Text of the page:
The year 2020 saw many changes for businesses and one major change was around the area of remote working. Many employers have had to manage their employees remotely and the year 2021 will see an even bigger emphasis on this area, with the government investing time in public consultations and the development of the National Remote Work Strategy. The main objective will be to ensure remote working is a permanent feature in the Irish workplace after the pandemic.


It is vital that employers are mindful that their obligations also extend to any employees who they now have working from home.


Some employers may face difficulties around the area of performance management when an employee is remote working and many are unsure of how to combat this. At Boyd HR, we hold daily morning Zoom meetings where we review what we have achieved/what was difficult from the previous day and what our plan is for the coming day. This ensures everyone is focused and held accountable for what they need to be doing. Many employees are also finding remote working isolating, therefore, holding daily meetings affords employers the opportunity to check in on an employee’s mental wellbeing. 


Some other key actions we have taken in relation to remote working are:

    • Provided employees with a Remote Working Policy.
    • Completed an Ergonomic Risk Assessment.
    • Ensured employees are taking and recording their daily rest breaks.
    • Provided employees with all the relevant equipment they needed to complete their job.


One main action point currently included within the National Strategy is the development of legislation for the right of an employee to request remote working. With this in mind, it is imperative that if an employee makes a request to work remotely that the employer gives this serious consideration and has clear reasons as to why this is not an option. Otherwise, they could face a potential claim, which was evident in a following recent WRC Case; An employer was ordered to pay compensation to an employee who had no option but to resign from her job during the first Covid-19 lockdown, after her plea to be allowed work from home was turned down. The WRC found in the woman’s favour and ordered she be paid €3,712 compensation for her unfair dismissal on May 12th, 2020.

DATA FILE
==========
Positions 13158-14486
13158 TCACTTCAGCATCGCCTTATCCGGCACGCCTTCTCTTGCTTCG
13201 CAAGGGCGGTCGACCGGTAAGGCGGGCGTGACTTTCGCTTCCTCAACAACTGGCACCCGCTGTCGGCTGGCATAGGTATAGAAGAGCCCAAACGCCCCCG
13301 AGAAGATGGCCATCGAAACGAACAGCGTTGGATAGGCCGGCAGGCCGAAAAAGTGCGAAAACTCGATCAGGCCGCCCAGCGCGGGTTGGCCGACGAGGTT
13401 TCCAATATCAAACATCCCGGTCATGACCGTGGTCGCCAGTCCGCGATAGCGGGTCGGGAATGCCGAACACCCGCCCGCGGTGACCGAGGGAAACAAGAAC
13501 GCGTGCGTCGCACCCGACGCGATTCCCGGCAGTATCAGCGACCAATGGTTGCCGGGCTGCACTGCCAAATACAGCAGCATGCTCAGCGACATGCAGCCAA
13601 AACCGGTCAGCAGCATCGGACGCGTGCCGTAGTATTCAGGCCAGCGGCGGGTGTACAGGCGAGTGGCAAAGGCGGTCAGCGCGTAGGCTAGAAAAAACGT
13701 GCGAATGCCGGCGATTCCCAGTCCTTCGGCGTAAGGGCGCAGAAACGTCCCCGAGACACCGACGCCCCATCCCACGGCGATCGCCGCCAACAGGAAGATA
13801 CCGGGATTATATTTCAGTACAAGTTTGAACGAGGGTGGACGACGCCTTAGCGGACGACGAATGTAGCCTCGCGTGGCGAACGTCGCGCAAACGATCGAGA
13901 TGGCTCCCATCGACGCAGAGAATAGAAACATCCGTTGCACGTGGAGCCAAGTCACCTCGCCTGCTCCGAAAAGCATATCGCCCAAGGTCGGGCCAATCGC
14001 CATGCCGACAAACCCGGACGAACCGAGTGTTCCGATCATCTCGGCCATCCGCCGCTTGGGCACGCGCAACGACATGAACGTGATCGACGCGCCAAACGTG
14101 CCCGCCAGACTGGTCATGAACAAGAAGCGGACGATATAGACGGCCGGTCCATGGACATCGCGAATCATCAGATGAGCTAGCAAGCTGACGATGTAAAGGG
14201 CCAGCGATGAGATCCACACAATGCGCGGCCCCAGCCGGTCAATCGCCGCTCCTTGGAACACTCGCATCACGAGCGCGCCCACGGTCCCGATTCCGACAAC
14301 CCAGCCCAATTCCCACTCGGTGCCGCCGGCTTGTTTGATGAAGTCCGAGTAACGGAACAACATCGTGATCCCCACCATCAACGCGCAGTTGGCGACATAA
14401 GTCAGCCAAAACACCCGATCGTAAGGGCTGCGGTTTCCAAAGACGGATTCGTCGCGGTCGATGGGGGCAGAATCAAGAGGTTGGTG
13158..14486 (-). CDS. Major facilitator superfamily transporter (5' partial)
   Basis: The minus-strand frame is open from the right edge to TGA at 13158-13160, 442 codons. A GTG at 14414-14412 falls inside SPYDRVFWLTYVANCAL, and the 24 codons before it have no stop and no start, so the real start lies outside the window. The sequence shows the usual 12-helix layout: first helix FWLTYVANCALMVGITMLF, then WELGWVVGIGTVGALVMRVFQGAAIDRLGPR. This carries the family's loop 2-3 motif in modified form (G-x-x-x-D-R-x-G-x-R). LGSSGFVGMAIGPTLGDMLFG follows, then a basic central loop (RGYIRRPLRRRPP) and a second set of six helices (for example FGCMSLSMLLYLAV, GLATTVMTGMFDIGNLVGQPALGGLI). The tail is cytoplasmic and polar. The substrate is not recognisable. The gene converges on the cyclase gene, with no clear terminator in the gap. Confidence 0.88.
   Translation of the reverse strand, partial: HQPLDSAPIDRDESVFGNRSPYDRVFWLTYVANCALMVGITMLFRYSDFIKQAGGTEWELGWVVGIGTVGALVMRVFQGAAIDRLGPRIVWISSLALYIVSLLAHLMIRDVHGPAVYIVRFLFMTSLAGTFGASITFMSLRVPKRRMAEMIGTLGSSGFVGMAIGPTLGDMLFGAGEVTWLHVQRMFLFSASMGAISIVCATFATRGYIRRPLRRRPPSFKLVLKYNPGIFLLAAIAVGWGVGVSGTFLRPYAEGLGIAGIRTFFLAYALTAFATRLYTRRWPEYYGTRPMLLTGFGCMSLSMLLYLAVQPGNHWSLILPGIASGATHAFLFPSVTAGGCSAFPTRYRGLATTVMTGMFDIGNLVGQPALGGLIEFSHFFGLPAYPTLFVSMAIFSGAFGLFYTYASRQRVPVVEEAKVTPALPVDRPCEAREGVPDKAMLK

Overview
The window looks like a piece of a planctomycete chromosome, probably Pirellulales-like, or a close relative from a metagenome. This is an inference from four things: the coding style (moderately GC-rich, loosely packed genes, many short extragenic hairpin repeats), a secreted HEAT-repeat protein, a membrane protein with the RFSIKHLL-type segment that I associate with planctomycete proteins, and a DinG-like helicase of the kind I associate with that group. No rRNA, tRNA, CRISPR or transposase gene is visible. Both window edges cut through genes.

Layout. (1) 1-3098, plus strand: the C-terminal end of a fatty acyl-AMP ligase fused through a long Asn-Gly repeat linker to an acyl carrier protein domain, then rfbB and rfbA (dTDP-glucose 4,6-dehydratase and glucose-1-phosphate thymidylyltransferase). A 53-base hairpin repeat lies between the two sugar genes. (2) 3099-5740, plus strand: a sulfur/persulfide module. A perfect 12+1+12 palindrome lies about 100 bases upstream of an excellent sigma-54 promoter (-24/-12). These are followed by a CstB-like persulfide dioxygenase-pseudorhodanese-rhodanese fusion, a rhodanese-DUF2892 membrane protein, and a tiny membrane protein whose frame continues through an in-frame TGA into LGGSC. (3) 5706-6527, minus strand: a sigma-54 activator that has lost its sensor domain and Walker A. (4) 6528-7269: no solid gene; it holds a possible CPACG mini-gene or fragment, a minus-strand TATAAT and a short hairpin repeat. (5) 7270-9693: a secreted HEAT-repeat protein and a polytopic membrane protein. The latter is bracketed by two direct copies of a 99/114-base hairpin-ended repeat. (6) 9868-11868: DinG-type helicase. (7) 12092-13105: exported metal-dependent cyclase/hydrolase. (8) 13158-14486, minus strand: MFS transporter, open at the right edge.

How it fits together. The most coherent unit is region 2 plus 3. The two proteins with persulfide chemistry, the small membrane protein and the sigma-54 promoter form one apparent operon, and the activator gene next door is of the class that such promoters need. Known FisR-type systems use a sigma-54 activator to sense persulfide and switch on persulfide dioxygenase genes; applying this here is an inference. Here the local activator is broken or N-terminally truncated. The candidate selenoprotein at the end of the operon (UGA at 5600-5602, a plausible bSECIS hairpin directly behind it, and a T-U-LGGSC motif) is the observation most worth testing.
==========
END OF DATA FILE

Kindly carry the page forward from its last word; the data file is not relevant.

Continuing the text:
Some of the other main action points contained within the National Remote Work Strategy are:

    • Reviewing the treatment of remote working for the purposes of tax and expenditure in the next Budget.
    • Developing a code of practice for the right to disconnect.
    • Doing what we can to accelerate the provision of high-speed broadband to all parts of Ireland.
    • Mapping and investing in a network of remote working hubs across Ireland.
    • Mandating that home and remote work should be the norm for 20% of public sector employment.


If the implementation of the National Remote Working Strategy could possibly benefit you and or have an impact on your business during the coming year, please feel free to contact Boyd HR for advice and guidance on 074 912 3150.


Created by: Nicola Gallagher, Account Manager, Boyd HR